Products Liability for personal injury is the name given to lawsuits for injuries caused by defective products. There are several different types of products liability cases.
A typical and all too frequently seen example is where a product fails to perform its intended purpose and injures the user, such as where a grinding wheel explodes, a rigging line fails, or a tire disintegrates. The defect may be due to a design defect that makes the product work improperly, or it may be caused by a manufacturing defect, such as where the wrong rubber compound is used in a tire and it explodes.
Sometimes someone is hurt where a tool is safe for a particular purpose but there is a danger if it is used for a similar use in different conditions, such as where a piece of rigging works fine in fresh water but salt water causes it to corrode and fail. Where a hazard exists for a product sometimes the manufacturer attempts to avoid responsibility for injuries by placing a warning label onto it, or by using lockout or tagout. However, some warnings don’t adequately convey the actual danger and even if a defective product is covered with warning labels it may still be defective.
Some defective products cause injury many years after manufacture, such as asbestos, where the mesothelioma disease it causes will not develop for decades after the exposure. Other injuries can occur after a containment like a bacteria has contaminated the product, such as where a batch of sprouts or ice cream causes salmonella poisoning. Other defects may be the result of use of the wrong ingredient, such as where poisonous mushrooms are placed into a restaurant dish.
When a product injures someone the victim has a right to seek economic (out of pocket) damages as well as non economic or “pain and suffering” damages. Typical examples of economic damages are hospital and medical bills, wage loss and impairment of earning capacity. Pain and suffering damages include the disruption caused by an injury, the inconvenience caused by dealing with the impaired area that has been hurt, and the impact of scarring or loss of use. Products liability cases may also be brought on behalf of the injured person’s spouse for domestic loss called “loss of consortium”.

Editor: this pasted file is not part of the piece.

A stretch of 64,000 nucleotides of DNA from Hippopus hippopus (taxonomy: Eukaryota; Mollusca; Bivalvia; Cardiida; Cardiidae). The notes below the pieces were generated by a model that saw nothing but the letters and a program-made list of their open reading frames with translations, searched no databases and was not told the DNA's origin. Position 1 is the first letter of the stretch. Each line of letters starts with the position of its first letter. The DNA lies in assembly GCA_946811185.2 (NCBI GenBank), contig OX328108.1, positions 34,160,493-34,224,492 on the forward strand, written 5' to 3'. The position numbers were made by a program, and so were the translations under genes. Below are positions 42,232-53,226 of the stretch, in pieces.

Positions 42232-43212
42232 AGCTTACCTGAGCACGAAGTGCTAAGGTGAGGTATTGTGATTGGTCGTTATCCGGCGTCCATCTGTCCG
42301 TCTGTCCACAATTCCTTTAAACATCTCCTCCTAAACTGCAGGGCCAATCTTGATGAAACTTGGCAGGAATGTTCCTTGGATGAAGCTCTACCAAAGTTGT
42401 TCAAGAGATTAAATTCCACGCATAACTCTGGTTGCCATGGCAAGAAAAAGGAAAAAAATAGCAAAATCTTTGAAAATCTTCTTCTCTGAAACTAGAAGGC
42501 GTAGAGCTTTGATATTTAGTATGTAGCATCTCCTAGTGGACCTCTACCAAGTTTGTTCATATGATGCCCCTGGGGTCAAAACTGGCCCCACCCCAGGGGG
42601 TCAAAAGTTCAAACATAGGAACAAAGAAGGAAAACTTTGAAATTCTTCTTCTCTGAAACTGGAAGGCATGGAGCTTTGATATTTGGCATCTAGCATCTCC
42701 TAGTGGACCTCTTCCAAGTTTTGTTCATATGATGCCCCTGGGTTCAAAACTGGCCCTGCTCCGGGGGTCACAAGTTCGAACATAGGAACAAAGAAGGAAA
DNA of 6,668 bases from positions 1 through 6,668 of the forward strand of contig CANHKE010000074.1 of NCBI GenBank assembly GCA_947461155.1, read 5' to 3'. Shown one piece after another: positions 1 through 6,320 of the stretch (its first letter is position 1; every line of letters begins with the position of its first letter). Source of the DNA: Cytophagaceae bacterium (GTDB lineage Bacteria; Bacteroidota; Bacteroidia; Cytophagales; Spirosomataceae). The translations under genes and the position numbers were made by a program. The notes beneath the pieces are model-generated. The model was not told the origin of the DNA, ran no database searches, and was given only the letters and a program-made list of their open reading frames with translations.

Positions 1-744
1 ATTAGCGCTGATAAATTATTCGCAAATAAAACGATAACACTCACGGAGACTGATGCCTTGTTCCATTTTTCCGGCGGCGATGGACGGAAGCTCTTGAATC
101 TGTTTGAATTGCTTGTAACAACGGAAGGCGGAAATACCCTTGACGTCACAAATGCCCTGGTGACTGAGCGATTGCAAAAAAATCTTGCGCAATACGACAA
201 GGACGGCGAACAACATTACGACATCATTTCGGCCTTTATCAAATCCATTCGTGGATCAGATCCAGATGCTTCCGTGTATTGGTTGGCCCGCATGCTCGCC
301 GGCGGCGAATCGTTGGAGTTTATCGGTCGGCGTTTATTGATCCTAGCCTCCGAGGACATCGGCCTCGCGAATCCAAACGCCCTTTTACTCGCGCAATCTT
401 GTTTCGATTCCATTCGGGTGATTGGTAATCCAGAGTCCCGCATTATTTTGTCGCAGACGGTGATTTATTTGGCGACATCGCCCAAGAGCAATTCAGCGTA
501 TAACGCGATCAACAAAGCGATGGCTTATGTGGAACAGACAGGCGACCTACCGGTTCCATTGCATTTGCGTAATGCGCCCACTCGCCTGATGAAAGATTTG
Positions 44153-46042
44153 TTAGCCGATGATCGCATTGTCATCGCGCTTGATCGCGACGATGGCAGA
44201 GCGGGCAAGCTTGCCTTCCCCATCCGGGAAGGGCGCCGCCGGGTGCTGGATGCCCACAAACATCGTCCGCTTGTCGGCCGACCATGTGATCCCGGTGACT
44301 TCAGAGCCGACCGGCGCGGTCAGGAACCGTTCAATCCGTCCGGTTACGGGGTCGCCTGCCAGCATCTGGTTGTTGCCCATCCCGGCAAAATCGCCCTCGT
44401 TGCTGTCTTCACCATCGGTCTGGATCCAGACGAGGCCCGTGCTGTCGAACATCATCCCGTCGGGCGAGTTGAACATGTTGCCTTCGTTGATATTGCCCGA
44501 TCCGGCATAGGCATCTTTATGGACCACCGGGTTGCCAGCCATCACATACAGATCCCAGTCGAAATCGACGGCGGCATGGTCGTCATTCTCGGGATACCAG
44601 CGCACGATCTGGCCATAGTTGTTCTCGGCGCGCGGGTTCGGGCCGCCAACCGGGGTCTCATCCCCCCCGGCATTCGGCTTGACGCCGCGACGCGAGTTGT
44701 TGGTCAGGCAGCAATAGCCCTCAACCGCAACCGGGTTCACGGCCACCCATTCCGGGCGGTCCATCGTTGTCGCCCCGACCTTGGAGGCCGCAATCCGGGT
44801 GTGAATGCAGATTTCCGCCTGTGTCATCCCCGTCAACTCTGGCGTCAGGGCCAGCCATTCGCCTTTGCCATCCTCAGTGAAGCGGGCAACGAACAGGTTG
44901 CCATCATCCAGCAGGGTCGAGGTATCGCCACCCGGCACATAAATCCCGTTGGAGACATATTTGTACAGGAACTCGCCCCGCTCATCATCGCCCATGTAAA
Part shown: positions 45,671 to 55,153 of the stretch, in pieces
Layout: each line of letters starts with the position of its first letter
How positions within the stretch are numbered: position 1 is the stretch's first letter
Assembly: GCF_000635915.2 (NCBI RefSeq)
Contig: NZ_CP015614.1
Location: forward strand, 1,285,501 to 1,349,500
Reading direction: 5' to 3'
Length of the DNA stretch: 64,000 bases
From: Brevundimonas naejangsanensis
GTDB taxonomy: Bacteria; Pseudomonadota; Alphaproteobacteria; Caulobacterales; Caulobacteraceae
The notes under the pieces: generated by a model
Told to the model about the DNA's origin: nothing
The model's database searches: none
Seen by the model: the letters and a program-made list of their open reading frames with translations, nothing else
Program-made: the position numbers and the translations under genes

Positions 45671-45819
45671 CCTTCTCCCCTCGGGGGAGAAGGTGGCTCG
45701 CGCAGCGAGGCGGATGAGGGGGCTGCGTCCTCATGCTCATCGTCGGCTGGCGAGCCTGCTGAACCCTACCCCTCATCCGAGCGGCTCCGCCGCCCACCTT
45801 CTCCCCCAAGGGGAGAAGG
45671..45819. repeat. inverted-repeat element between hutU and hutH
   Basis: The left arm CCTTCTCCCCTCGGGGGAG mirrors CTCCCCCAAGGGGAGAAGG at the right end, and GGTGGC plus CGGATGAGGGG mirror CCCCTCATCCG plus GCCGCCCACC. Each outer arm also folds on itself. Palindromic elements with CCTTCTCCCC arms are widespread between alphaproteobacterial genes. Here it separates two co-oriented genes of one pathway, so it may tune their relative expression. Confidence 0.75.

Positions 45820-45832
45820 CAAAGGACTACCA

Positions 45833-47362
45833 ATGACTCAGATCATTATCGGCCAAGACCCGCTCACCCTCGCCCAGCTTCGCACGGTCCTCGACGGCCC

When some products fail it occurs in connection with anothers’ negligence, such as where an air bag fails to operate after a negligent driver runs into the car of the plaintiff. And a plaintiff need not be blameless- if a person runs their car off the road and the seatbelt fails just because the driver made a mistake does not mean a case cannot be brought- instead the person’s damages are reduced by their percentage of fault.
Sometimes a manufacturer will know about a product defect and do nothing about it. If a car ignition switch has a history of being turned off by a driver’s heavy key ring and the manufacturer has received reports of switch failures and fails to do anything with the data, or hides the replacement of the bad switches then it may lead to a jury trial in which punitive damages are assessed by the jury.
Sometimes a product may be just too dangerous to safely use, such as the old three wheeler all terrain vehicles that had a front and forward flip problem called a pitch roll. So many riders were hurt that the manufacturers agreed to quit selling them in the U.S. after many lawsuits were filed due to injuries of riders.
It is a common defense to a products liability case that the consumer was somehow misusing the product. However, products liability lawsuits are allowed because the courts have determined that products should meet the expectations of a regular consumer, not a scientist or an expert, and to place every customer in the position of being a test pilot responsible for determining the fine line between success and disaster is irresponsible corporate behavior subject to monetary damages. Consumer lawyers are permitted to introduce before the jury at trial examples of other failures of the product. This category of evidence is known as “Other Similar Incidents” or OSI, and allows the jury to see what the manufacturer knew about the product hazards and when they discovered it.
If you are hurt by a defective product it is important to maintain custody of it and photograph the injury scene, obtain names of witnesses and obtain copies of whatever instructions or warning labels were provided. The law does not require that a product always malfunction every time it is used in order to be dangerous, only that it fails to meet the reasonable expectations of a consumer and causes injury during foreseeable use.
This post was written by Ray Thomas. Ray, a founding partner of downtown Portland’s Swanson, Thomas, Coon & Newton law firm, is a personal injury lawyer and pedestrian and bicycle law attorney.